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WVU basketball: Michigan topples WVU, 81-66

BROOKLYN, N.Y. -- Michigan Coach John Beilein secured the best start of his 35-year coaching career at the expense of his last employer.

The third-ranked Wolverines remained one of the nation's final unbeaten teams with an 81-66 victory against West Virginia in the inaugural Brooklyn Hoops Winter Festival Saturday. Trey Burke had 27 points and eight assists and WVU's shockingly hot shooting in the first half cooled considerably in the second half at before 16,514 the Barclays Center.

And then Coach Bob Huggins, who traveled without a starter and essentially benched two others, heated up in his postgame press conference.

"Let me tell you what those moves were from," he said. "I'm sick of it. I'm sick of watching guys stand around and watching guys not compete and watching guys miss shot after shot after shot and never come early, never stay late and don't even think about coming in on an off day. And they're going to tell me they care?"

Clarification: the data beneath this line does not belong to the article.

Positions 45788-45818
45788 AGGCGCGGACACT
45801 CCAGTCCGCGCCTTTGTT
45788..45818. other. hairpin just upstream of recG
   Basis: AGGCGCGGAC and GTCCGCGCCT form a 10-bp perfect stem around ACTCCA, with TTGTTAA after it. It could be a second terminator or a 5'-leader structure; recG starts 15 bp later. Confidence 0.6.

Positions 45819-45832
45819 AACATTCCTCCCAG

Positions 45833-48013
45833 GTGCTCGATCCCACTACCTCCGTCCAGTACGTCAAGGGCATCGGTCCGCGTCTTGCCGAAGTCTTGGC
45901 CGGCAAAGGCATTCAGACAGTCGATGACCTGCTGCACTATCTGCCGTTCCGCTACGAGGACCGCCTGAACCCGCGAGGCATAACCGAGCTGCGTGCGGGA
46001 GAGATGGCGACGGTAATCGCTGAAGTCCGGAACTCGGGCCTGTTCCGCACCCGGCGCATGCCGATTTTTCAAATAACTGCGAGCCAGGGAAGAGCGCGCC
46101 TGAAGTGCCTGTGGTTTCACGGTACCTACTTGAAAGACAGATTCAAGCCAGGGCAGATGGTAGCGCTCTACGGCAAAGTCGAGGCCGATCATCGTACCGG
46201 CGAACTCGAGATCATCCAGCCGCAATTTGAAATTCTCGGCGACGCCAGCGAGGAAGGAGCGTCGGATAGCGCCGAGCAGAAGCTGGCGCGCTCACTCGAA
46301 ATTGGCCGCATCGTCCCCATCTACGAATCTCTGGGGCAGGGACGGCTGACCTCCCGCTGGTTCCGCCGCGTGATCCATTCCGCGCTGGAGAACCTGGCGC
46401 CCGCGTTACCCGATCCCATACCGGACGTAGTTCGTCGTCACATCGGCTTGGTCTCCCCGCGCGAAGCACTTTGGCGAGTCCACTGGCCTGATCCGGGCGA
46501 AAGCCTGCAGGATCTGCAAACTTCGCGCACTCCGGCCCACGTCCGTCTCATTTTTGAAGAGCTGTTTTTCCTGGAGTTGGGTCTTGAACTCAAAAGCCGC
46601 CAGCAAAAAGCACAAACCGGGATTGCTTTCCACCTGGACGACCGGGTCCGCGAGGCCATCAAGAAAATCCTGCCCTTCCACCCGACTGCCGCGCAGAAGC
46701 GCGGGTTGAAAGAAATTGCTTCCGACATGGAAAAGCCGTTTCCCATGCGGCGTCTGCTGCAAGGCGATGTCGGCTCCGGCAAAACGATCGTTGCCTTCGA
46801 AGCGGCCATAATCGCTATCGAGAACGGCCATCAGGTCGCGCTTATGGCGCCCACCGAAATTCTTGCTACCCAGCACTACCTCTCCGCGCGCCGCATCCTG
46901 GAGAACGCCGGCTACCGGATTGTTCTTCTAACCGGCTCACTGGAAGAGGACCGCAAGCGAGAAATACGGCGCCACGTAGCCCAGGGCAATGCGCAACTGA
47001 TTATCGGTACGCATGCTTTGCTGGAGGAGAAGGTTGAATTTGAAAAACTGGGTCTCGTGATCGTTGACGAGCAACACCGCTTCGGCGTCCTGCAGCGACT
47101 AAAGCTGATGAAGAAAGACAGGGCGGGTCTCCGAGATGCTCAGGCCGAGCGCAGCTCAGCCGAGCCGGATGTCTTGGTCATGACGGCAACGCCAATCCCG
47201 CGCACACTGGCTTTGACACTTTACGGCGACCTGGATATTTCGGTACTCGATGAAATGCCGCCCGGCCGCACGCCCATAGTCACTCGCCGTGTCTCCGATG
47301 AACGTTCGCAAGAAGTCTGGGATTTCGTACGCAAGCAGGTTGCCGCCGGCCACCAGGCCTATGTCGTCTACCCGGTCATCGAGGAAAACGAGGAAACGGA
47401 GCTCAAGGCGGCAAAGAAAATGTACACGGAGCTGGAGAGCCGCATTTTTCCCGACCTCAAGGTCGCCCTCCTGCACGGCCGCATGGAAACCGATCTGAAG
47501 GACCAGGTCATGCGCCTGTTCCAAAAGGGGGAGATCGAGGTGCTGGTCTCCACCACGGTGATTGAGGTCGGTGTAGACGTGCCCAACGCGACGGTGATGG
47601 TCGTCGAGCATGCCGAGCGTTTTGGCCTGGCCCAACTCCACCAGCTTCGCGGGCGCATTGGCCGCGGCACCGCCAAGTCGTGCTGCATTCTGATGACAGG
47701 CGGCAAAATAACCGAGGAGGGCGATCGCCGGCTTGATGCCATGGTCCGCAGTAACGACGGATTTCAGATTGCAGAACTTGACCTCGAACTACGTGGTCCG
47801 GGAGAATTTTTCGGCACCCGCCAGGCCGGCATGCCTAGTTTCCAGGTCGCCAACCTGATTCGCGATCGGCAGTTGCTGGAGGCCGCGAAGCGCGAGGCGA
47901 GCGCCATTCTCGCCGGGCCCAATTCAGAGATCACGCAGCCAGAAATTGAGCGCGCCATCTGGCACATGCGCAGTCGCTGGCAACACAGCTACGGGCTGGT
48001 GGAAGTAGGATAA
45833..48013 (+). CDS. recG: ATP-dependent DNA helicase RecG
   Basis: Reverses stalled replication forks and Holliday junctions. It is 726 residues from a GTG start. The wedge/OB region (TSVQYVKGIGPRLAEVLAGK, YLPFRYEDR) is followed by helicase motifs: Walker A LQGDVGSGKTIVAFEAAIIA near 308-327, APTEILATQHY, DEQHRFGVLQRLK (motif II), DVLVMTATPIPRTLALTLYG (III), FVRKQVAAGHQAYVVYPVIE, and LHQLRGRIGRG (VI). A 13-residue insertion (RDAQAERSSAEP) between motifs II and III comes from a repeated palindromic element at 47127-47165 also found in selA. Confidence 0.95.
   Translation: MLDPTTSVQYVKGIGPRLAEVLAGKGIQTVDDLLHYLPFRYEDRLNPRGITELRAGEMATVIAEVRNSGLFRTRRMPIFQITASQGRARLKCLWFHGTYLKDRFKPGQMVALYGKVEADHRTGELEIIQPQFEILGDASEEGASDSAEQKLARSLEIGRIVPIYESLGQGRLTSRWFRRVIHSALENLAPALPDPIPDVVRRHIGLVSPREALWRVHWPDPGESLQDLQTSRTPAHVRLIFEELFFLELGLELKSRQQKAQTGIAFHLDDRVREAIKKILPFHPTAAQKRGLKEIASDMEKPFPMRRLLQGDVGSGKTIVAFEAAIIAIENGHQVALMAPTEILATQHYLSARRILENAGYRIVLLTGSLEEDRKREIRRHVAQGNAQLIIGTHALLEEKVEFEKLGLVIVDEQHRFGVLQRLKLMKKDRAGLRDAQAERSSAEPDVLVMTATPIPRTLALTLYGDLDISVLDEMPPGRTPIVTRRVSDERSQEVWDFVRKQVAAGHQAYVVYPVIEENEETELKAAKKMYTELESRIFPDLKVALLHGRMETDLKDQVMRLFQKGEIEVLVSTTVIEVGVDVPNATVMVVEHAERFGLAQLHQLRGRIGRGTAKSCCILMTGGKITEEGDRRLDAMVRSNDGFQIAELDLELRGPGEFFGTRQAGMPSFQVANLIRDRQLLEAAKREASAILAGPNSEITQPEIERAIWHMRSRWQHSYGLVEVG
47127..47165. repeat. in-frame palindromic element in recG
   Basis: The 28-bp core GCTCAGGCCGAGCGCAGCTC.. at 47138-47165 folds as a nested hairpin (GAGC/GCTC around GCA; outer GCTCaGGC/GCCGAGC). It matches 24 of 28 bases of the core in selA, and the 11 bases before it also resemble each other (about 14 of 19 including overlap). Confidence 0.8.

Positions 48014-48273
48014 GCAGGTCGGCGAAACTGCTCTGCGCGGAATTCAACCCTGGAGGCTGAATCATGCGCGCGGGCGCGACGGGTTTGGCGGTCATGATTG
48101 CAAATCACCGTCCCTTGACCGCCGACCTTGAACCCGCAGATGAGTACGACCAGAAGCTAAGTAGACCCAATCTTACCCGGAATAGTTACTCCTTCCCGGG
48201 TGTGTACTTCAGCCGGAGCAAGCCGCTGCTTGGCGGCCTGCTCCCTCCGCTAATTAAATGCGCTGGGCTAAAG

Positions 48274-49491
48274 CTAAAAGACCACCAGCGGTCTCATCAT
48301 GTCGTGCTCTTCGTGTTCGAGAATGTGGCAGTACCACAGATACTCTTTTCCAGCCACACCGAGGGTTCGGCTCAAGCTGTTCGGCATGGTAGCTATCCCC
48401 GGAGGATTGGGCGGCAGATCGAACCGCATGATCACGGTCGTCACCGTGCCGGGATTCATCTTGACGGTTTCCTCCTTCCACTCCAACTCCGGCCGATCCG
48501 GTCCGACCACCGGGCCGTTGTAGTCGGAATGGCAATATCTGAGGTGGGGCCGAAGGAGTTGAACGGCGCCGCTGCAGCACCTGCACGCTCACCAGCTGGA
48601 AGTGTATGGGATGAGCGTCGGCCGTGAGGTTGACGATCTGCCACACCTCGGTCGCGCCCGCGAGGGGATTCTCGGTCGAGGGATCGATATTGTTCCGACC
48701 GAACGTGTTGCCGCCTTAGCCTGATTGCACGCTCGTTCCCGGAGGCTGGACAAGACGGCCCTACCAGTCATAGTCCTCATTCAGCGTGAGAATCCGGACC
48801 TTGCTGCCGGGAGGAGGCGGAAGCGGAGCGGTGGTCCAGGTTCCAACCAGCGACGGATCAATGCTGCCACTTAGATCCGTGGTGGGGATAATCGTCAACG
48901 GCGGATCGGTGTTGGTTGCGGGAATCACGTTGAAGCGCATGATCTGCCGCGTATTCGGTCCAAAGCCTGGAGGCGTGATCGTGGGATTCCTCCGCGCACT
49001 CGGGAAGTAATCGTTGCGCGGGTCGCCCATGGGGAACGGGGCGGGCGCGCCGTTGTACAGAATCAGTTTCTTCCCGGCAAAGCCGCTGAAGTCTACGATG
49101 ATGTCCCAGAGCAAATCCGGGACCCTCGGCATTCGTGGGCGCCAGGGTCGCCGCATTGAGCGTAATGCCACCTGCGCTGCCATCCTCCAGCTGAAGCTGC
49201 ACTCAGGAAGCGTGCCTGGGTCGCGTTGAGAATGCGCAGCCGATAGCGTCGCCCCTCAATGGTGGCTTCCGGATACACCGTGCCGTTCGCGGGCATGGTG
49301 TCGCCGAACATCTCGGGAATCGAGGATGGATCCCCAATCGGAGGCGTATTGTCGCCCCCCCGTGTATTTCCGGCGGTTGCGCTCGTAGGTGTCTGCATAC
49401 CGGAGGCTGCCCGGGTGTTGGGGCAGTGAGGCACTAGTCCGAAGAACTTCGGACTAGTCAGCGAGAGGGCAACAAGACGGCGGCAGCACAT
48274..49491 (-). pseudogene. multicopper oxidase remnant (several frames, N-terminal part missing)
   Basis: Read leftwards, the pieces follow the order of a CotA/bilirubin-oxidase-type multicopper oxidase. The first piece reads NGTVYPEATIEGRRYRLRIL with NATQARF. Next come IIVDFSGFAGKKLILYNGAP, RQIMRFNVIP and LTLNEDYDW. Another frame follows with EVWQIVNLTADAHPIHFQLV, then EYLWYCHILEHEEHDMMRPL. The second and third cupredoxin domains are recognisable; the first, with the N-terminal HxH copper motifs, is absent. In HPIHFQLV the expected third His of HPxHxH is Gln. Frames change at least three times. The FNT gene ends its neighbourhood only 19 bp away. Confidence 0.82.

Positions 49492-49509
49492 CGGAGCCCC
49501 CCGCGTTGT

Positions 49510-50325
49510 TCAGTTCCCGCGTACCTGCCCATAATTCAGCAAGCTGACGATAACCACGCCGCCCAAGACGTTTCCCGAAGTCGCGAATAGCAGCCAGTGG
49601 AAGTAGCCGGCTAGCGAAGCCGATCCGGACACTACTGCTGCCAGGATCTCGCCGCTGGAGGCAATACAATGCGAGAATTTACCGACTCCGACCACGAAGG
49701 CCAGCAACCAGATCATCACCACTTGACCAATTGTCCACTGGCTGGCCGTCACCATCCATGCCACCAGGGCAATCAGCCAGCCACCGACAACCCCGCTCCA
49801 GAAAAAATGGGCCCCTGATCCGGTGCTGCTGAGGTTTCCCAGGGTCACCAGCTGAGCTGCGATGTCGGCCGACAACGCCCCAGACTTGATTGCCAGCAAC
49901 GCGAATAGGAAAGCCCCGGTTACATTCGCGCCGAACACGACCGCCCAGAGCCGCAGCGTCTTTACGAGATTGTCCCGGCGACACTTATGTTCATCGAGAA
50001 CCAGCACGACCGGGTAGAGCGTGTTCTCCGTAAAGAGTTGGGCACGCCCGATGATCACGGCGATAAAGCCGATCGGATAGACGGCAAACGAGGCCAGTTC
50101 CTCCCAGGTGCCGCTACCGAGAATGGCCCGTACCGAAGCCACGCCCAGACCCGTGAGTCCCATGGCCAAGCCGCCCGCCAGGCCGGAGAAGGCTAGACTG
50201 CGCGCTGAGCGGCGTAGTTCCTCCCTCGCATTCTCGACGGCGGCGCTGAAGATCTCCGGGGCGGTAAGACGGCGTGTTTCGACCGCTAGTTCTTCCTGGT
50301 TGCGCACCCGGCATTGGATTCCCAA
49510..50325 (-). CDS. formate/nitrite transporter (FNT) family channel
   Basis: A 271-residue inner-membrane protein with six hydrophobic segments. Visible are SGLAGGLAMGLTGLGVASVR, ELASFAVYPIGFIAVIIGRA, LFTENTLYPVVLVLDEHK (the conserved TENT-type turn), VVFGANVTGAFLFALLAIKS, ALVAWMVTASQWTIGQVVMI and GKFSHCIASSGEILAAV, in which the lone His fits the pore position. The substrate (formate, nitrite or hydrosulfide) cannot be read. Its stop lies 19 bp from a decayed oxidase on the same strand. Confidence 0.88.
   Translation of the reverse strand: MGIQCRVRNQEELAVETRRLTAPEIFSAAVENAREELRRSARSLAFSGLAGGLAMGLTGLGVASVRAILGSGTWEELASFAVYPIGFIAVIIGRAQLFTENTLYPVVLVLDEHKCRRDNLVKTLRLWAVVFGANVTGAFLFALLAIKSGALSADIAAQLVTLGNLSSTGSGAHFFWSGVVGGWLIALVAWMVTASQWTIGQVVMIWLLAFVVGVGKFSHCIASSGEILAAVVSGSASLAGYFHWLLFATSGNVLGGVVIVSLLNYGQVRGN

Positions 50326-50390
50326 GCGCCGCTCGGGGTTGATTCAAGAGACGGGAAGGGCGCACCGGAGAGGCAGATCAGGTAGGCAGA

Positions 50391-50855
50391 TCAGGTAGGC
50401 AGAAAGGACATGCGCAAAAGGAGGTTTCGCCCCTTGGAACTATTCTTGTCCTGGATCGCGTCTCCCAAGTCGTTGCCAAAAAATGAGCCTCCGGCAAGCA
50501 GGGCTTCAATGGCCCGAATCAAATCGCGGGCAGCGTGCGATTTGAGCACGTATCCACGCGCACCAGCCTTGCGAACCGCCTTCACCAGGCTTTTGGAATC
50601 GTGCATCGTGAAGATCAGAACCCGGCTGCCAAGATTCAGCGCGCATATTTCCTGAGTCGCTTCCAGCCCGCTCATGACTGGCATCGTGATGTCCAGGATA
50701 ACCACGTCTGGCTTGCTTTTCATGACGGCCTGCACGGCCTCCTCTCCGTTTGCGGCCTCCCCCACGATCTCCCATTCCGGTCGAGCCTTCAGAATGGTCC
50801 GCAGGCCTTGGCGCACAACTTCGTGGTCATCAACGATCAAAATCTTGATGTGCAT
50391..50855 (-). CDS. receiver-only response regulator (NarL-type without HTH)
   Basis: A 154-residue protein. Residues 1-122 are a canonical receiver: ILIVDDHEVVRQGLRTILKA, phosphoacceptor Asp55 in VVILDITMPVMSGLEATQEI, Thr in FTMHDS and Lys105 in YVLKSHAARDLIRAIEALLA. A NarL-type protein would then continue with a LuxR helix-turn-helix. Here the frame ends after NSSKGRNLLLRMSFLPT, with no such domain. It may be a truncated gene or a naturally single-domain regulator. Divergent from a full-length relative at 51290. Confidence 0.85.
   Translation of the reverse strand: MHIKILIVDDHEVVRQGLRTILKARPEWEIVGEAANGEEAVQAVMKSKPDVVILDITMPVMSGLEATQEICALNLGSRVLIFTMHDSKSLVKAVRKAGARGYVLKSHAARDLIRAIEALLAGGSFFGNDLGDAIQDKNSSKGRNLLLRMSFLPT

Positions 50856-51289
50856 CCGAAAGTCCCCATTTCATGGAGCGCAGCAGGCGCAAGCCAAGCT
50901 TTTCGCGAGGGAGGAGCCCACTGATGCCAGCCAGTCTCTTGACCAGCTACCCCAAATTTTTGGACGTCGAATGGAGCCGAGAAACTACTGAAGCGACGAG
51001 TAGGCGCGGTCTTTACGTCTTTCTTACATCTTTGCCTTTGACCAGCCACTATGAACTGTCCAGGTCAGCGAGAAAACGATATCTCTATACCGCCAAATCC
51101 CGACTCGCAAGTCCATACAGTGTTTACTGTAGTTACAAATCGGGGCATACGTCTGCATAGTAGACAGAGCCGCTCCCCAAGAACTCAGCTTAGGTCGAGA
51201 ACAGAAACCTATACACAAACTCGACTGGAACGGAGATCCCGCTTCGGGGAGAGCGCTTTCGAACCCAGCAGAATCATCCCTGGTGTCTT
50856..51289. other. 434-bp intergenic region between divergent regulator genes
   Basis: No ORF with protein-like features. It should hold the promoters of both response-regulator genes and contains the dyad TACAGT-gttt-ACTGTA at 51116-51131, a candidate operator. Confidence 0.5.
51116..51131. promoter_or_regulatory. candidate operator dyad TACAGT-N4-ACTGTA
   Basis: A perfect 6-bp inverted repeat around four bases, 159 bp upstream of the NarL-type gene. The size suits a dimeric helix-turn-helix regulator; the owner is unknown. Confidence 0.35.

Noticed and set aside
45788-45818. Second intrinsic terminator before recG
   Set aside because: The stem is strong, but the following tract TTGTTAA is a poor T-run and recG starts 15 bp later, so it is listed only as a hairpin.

Michigan is 11-0 for the first time since the 1988-89 season that ended with the school's only national title. Beilein, who coached five seasons at WVU, also one-upped the 10-0 start his Mountaineers had in the 2004-05 season that ended one play short of the Final Four.

The Wolverines figure to be No. 2 in the new poll after No. 1 Indiana's loss to Butler. There are only 10 other unbeaten teams and Michigan has four days off before playing host to Eastern Michigan and Central Michigan to end the calendar year and non-conference play.